Greenville Health System uses guidelines set by the Catholic Health Association (CHA) that will allow for equitable comparisons of community benefits among healthcare institutions. In recognizing the importance of community outreach in ensuring a high quality of life for all residents in the region, GHS offered support in a variety of ways during Fiscal Year 2013 (October 2012 through September 2013):
To help meet the medical needs of upstate citizens who have no healthcare coverage and cannot afford to pay for healthcare services, GHS provided more than $110 million in charity and government-sponsored healthcare (at cost) in Fiscal Year 2013.
Community benefit programs encompass community health services, education of health professionals, subsidized health services, research, and financial and in-kind contributions. In addition to offering health fairs, screenings and information sessions, GHS works with community groups and educational institutions to train healthcare workers and to ensure access to basic medical services for everyone.
|Charity and Government-sponsored Healthcare Services||$110.7 million|
|Support to the Community and Community Health Partners||$68.0 million|
|Benefits Recognized by CHA||$178.7 million|
Medicare shortfall and bad debt (at cost) also are benefits that the health system provides. The Medicare shortfall represents $108.9 million of unpaid costs when reimbursement falls short of the actual cost of care. Bad debt, which totaled $53.2 million, occurs when patients are unwilling or unable to pay for services and do not seek charity care.
|Medicare Shortfall||$108.9 million|
|Bad Debt||$53.2 million|
|Additional Benefits Recognized by American Hospital Association||$162.1 million|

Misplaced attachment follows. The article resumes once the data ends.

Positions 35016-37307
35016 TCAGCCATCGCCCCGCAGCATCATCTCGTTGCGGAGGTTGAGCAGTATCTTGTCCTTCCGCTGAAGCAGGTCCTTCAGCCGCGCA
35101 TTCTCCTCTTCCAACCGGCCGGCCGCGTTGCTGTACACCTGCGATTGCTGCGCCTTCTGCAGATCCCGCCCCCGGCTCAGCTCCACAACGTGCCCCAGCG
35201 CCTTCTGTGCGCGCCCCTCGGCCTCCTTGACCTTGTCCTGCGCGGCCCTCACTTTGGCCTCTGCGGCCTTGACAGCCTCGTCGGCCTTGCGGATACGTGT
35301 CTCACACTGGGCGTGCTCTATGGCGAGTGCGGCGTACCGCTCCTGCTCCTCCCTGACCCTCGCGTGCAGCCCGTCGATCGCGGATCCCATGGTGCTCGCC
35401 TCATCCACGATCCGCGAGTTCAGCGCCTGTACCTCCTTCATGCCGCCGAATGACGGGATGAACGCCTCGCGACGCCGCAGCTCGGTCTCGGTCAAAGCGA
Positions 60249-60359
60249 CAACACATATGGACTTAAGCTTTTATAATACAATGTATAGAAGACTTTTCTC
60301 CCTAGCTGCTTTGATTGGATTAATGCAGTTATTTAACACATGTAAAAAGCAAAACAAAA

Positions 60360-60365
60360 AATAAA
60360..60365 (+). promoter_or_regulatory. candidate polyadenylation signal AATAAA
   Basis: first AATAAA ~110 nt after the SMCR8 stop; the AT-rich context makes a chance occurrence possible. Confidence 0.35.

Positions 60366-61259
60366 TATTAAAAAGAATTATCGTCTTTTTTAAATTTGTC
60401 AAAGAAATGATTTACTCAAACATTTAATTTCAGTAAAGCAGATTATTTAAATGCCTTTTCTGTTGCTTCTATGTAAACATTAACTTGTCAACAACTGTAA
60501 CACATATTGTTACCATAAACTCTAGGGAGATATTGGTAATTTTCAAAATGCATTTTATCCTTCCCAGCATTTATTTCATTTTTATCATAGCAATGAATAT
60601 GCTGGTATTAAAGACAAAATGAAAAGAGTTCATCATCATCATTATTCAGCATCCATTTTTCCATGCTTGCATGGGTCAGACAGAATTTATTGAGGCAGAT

|Total Quantifiable Community Benefit||$340.8 million|
The GHS Players debuted the system’s second commissioned play—Window Pains by local playwright Anne Pecaro—as a novel way to eavesdrop on the health issues facing the unsuspecting neighbors of busybody Virginia Lamb. Employees primarily make up the cast, and a panel discussion featuring physicians follows the performance. Approximately 250 people attended opening night at The Peace Center’s Gunter Theatre in September. More free performances are being booked across the Upstate in the coming months.
This annual health and cancer screening initiative, in partnership with GHS’ Cancer Institute and Summit Media Group (107.3 JAMZ), promotes early detection, awareness and cancer prevention among minorities and underserved populations. More than 400 individuals and families participated—the largest screening ever, with 123 prostate and 95 clinical breast exams conducted. Screenings took place at Greenville’s Ray and Joan Kroc Community Center and were led by the Cancer Institute. In addition, 30+ community health organizations provided blood pressure checks, dental exams, disease risk assessments, and access to mammograms and other health services.
The Peace House, a hospitality home for patients and families in extended rehabilitation therapy at GHS’ Roger C. Peace Rehabilitation Hospital, opened in the spring of 2013. Its emphasis is on serving residents, especially wounded warriors, living outside a 25-mile radius of the hospital who require extensive rehabilitation—such as for stroke, brain injury or amputation. The home can accommodate six families and is located less than a mile from Roger C. Peace. Thanks to community support, an overnight stay costs only $10.